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“Moments of good stress are temporary and usually only occur at the onset of the task at hand,” says Eshaiker. Basically, when the job is done — whether that’s a cool piece of art you’re making or a rollercoaster ride — so is the good stress. You can easily tell that the moment has passed because you’ll lose energy, motivation, and focus. Trying to push past that point is one of the things that can turn good stress into bad stress.

“Bad stress often occurs with prolonged good stress or when the challenge feels like it exceeds our ability,” says Fuchs. We may still feel pushed to perform somehow, but we don’t feel like we have what it takes anymore, she explains. This comedown from good stress is physiologically natural and it can also help keep you on the right track. “When we experience prolonged stress, or ‘bad’ stress, that usually signals something is off,” says Eshaiker. “Maybe it’s signaling that our goals have changed, maybe we are engaging in activities that are not actually meaningful to us, or maybe we are pushing past a boundary.” The move from feeling motivated to feeling overwhelmed, then, may not feel good, but it is a good way to figure out that something needs to shift.

‘Bad stress’ isn’t always about stretching ourselves too thin — sometimes it can come from not stretching ourselves enough.

Both Eshaiker and Fuchs agree that feeling bad stress usually indicates that what we need is rest. “We need moments of restful breaks in order to have perspective and to reflect,” says Eshaiker. “Humans are intuitive beings and we can easily access our needs, wants, desires, goals and fears quite clearly if we give ourselves the gift of pause.”

Even if it feels like taking a break is impossible because the task is urgent, you will be better able to meet challenges if you do. Fuchs recommends taking a break to reassess what you’re working on or your schedule. That way you can figure out what needs to be put in place to provide you with the resources — time, money, information, support — to help you meet the expectation or challenge, she says.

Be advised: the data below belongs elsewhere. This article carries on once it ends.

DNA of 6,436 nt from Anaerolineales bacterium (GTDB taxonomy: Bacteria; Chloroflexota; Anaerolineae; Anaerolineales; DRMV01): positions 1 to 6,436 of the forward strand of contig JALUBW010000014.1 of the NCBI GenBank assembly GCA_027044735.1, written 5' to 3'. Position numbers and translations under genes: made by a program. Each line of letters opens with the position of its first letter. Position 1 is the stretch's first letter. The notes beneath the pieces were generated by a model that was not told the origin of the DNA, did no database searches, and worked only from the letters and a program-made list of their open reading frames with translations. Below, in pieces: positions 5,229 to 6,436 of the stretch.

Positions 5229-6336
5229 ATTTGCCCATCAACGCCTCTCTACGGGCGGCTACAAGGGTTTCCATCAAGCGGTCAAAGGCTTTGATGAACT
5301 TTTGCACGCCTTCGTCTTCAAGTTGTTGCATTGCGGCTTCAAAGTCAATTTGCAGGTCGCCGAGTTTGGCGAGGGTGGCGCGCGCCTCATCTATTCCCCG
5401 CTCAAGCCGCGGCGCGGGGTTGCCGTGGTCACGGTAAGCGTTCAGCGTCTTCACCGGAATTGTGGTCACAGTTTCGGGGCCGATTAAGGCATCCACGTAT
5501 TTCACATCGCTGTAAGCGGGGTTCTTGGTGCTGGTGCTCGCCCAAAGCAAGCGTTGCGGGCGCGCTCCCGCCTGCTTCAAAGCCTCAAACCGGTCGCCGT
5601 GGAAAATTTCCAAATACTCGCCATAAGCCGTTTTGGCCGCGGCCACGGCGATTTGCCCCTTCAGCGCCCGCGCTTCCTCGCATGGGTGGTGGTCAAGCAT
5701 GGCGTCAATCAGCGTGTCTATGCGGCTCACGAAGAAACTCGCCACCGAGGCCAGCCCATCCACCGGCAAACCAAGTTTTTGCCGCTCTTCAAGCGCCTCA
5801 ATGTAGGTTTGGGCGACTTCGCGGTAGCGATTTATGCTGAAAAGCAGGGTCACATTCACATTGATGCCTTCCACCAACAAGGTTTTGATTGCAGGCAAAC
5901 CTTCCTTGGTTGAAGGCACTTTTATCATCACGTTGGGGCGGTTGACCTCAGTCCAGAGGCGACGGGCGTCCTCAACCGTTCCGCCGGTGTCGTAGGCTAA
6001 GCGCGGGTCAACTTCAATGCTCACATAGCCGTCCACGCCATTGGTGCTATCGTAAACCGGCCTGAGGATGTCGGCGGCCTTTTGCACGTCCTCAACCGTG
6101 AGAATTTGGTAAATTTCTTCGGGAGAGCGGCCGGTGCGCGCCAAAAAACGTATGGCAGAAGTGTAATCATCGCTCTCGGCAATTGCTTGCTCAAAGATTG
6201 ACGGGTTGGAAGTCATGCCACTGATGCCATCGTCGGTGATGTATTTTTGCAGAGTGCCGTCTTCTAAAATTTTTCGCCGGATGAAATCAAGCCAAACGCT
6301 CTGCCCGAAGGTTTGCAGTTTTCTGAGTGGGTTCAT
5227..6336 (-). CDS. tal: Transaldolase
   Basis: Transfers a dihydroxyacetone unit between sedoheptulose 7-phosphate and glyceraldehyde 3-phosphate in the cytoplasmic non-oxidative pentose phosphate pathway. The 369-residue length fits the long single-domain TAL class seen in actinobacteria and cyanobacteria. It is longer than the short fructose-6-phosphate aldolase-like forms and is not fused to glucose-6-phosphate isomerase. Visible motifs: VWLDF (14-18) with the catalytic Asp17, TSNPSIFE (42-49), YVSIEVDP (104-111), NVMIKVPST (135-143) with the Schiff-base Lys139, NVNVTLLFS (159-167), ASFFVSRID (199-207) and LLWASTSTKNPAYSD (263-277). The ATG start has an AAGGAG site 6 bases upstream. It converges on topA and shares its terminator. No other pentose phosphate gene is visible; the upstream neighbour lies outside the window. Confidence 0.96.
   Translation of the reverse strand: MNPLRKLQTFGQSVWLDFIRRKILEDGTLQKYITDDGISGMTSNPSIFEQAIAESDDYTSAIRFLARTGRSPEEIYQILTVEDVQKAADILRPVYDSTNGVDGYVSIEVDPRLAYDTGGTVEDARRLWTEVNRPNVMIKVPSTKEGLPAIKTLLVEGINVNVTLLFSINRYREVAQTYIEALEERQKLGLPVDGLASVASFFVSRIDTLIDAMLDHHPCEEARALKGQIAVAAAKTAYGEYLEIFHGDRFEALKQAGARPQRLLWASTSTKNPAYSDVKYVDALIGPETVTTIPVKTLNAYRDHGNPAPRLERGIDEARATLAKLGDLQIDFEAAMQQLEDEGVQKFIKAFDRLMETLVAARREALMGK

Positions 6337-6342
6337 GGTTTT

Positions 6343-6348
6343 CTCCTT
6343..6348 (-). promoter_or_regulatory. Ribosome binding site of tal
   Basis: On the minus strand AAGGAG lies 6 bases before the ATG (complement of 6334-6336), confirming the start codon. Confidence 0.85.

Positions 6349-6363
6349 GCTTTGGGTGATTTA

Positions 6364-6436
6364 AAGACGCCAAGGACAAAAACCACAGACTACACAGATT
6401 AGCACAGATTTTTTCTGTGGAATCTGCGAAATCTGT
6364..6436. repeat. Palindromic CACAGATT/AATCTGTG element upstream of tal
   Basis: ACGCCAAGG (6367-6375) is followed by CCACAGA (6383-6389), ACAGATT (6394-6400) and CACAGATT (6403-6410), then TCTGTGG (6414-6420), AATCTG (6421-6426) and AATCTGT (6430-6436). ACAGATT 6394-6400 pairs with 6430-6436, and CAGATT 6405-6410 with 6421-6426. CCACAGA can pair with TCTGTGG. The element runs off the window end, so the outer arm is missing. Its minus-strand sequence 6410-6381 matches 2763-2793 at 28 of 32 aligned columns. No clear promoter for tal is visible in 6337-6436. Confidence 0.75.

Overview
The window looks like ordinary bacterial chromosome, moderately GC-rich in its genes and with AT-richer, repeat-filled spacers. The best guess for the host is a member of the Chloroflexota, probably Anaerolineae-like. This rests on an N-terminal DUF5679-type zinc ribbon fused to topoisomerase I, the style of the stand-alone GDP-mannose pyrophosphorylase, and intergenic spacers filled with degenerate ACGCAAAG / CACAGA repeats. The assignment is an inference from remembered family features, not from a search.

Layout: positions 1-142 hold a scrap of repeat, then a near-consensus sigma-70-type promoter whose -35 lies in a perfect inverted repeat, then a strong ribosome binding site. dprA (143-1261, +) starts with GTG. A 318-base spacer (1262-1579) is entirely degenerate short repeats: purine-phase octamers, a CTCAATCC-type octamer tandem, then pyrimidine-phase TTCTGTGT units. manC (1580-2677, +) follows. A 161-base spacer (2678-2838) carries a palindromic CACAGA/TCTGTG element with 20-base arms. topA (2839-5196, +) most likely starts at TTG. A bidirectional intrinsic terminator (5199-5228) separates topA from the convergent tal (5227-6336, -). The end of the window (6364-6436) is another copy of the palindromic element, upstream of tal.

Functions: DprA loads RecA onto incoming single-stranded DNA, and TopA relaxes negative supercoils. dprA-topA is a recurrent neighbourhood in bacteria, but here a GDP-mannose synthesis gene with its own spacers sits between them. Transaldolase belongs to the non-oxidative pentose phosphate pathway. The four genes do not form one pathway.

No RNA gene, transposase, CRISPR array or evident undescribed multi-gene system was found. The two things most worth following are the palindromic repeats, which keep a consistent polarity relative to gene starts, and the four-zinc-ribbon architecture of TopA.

But how can you possibly know in advance whether something will be exhilarating or exhausting? The reality is that you may not always be able to know whether taking on new challenges or a lot of extra work will create good stress or bad stress, and it’s really important to know that even though “bad” stress doesn’t feel good, Fuchs says you don’t want to avoid it entirely. “Sometimes ‘bad stress’ isn’t about stretching ourselves too thin — sometimes it can come from not stretching ourselves enough,” she explains. Plus, as Eshaiker points out, that feeling may help you pinpoint your goals by telling you when what you’re doing isn’t aligned with them.

The real strategy to maintain the right balance of stressors in your life is being realistic about what you choose to take on and making sure you take time for breaks. “Try to be honest with yourself in terms of the challenges you take on or the expectations you have of yourself,” says Fuchs. It feels good to stretch ourselves a little and feel like we are progressing and growing, she explains. But make sure that you feel you have what it takes to meet these expectations — the time, the financial resources or the mental capacity. You can’t, after all, spend energy that you don’t actually have. So, as you plan your Hot Vax Summer and ensuing financially solvent fall, make sure you leave room for a lot of breaks.